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  • TUESDAY, Oct. 30, 2018 (HealthDay News) -- Despite evidence to the contrary, four in 10 Americans believe alternative therapies can cure cancer, a new survey finds. Research shows that cancer death rates are much higher among patients who use only alternative therapies than among those who receive standard cancer...
  • (Reuters Health) - Patients, their families and friends may see clinical trial research as important, yet they don't know much about the research process and see trial participation as burdensome, a new study suggests. About 85 percent of respondents in the new study said clinical research is important to developing...
  • (Reuters Health) - Cancer drugs that keep tumors from growing may not lead to better quality of life for patients, a new study suggests. "In countries where patients need to pay co-pays, they can use up all their savings in order to get access to those expensive new drugs and in the end, they may not extend their...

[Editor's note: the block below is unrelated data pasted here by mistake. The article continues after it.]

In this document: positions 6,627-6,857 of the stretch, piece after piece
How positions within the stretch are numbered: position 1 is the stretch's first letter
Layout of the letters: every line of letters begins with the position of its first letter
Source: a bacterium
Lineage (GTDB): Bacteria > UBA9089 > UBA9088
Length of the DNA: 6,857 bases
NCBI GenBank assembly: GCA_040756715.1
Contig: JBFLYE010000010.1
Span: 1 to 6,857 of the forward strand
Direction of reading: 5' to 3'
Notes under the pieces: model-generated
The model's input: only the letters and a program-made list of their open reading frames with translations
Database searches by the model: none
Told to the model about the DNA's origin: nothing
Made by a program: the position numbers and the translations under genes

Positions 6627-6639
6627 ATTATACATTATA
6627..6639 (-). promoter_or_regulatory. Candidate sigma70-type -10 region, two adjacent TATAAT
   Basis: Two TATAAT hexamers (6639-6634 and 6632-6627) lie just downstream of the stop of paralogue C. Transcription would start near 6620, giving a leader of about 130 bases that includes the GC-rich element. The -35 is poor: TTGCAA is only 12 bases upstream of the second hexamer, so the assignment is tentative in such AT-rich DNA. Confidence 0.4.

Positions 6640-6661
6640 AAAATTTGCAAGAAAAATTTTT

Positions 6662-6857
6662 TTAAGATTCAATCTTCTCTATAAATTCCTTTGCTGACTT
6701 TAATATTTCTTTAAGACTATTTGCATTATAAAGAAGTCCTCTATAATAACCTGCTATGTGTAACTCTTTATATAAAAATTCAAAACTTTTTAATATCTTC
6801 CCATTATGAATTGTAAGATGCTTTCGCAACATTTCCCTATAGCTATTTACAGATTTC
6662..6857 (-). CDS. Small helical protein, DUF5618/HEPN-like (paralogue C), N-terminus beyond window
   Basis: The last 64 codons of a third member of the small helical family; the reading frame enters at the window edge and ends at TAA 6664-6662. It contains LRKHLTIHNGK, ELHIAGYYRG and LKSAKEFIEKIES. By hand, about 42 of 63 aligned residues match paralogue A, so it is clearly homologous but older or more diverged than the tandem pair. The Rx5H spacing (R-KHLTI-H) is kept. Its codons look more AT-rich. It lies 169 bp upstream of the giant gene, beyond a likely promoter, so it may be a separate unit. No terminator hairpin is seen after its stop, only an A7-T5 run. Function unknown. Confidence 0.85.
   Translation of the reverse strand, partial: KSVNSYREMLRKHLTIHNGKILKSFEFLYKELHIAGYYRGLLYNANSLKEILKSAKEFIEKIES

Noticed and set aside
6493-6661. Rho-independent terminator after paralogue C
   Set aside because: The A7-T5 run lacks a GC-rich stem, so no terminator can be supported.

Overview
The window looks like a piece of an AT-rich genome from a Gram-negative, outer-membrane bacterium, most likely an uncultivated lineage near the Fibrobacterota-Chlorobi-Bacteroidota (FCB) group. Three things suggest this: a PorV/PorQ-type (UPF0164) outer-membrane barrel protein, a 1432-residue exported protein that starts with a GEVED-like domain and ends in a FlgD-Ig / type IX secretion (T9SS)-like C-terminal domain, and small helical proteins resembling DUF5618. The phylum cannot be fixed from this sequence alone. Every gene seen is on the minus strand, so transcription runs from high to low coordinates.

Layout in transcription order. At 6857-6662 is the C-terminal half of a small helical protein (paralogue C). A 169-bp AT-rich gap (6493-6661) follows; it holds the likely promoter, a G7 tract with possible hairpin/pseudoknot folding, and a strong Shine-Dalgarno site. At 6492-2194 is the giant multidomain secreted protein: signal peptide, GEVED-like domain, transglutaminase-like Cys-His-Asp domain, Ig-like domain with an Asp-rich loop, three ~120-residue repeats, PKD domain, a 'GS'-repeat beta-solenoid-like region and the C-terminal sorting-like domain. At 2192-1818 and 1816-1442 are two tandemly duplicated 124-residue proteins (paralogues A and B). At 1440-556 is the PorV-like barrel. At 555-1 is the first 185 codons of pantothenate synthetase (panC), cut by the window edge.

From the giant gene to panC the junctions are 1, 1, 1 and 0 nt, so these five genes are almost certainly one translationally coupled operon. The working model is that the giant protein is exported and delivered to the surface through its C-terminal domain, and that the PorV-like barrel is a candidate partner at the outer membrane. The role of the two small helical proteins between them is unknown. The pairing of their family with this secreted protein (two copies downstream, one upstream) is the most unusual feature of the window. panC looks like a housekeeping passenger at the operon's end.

• How one woman fought for her family, and her health, after being diagnosed with triple-negative breast cancer while pregnant. Getting the right advice after being diagnosed with breast cancer was a matter of life and death for Stephanie Hosford and her daughter. She didn’t know it yet, but finding a lump in her breast...
  • WEDNESDAY, Oct. 3, 2018 (HealthDay News) -- Many older breast cancer patients might worry that they will be struck by "chemo brain" after their treatments, but a new study suggests that only those who carry a gene linked to Alzheimer's face that risk. Researchers found that breast cancer survivors carrying the APOE4...
  • TUESDAY, Oct. 2, 2018 (HealthDay News) -- Almost 43 percent of patients diagnosed with breast cancer presenting to a National Cancer Institute (NCI)-designated cancer center for a second opinion have a change in diagnosis, according to a study published in the October issue of the Annals of Surgical Oncology. Denise...
  • AVOIDING EVIDENCE-BASED TREATMENTS IN FAVOR OF UNTESTED ONES CAN CONTRIBUTE TO HIGHER DEATH RATES, A YALE STUDY FOUND. A diagnosis of cancer, even an early-stage, highly curable cancer, can prompt some people to feel as if they’ve suddenly lost control of their future and that they must do whatever they can to regain...